OBJECTIVE: To examine factors associated with timely (0-2 days after birth) myelomeningocele surgical repair.STUDY DESIGN: We examined 2006 to 2011 births from the California Perinatal Quality Care Collaborative, linking to hospital discharge and vital records. Selected maternal, infant, and delivery hospital characteristics were evaluated to understand disparities in timely repair. Poisson regression was used to estimate adjusted risk ratios (aRRs) and 95% confidence intervals (CIs).RESULTS: Overall, 399 of the 450 (89%) infants had a timely repair and approximately 80% of them were delivered in level III/IV hospitals. Infants with hydrocephalus were significantly less likely to have a delayed myelomeningocele repair compared with those without (aRR=0.22; 95% CI=0.13, 0.39); infants whose medical care was paid by Medi-Cal or other nonprivate insurance were 2.2 times more likely to have a delayed repair compared with those covered by a private insurance (aRR=2.23; 95% CI=1.17, 4.27). Low birth weight was a significant predictor for delayed repair (aRR=2.06; 95% CI=1.10, 3.83).CONCLUSION: There was a significant disparity in myelomenigocele repair based on medical care payer. Families and hospitals should work together for timely repair in hospitals having specialized multidisciplinary teams. Findings from the study can be used to follow best clinical practices for myelomeningocele repair.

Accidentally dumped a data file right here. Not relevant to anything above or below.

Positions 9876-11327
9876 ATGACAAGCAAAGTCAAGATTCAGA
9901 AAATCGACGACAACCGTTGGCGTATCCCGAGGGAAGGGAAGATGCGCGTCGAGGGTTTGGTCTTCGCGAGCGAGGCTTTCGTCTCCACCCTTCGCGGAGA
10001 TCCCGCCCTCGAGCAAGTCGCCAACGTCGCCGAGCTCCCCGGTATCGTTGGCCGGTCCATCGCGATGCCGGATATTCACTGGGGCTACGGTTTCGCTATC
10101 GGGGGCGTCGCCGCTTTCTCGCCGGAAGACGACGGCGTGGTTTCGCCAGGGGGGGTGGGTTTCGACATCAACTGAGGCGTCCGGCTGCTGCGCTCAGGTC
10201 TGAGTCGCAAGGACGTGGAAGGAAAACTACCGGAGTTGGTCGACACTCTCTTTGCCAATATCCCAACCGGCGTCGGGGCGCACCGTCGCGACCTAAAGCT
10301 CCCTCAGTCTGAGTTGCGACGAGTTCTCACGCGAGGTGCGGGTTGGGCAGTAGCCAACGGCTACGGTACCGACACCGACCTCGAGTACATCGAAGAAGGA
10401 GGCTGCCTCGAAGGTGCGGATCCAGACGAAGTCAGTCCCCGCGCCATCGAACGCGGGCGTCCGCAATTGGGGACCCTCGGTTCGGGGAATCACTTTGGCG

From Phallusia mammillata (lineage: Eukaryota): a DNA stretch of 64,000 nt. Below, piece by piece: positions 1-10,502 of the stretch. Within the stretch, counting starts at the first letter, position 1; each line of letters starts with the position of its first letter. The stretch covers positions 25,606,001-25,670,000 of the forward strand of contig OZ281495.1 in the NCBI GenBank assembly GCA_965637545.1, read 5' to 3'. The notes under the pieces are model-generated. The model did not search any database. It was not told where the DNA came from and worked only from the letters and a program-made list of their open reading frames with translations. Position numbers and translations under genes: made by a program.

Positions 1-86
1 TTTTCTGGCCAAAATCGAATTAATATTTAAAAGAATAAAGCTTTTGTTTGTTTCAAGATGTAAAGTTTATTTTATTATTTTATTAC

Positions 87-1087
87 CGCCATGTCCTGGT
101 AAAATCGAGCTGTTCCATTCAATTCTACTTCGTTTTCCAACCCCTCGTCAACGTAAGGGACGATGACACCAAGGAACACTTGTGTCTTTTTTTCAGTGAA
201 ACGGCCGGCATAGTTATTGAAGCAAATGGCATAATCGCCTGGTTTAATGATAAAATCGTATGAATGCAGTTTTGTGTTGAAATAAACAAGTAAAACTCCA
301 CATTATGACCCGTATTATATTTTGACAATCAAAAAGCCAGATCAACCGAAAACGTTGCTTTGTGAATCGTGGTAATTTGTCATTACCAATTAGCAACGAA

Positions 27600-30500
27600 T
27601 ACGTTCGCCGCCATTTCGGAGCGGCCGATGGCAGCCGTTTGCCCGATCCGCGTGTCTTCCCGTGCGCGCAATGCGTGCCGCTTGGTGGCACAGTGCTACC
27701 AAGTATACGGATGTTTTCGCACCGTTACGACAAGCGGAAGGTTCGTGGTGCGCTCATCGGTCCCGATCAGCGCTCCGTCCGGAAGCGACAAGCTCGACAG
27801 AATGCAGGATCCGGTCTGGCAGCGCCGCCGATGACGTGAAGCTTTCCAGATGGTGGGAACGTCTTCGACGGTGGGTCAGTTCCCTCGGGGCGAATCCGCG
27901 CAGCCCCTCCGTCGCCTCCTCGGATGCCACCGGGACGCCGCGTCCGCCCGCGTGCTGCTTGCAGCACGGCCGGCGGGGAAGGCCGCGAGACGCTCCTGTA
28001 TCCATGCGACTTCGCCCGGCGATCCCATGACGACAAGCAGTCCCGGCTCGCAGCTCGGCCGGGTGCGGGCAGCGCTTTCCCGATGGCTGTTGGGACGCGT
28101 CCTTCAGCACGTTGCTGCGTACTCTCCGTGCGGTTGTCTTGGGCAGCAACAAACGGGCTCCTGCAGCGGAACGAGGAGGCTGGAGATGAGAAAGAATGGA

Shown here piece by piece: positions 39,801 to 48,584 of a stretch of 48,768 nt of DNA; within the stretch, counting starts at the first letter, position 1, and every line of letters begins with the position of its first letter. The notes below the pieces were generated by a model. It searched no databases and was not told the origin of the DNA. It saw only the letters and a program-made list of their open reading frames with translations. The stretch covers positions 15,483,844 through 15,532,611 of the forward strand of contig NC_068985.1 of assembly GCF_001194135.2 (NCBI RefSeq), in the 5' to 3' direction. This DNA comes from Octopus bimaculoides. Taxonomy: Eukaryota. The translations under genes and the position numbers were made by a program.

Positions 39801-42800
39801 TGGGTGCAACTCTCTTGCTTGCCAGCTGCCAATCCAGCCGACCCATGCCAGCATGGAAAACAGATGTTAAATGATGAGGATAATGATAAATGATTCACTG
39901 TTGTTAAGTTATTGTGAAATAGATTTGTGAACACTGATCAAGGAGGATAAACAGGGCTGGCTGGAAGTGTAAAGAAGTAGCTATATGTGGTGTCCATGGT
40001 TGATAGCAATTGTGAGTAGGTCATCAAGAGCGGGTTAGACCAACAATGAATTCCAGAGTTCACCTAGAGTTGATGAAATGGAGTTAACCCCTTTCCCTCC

View details for DOI 10.1055/s-0039-1693127
View details for PubMedID 31307103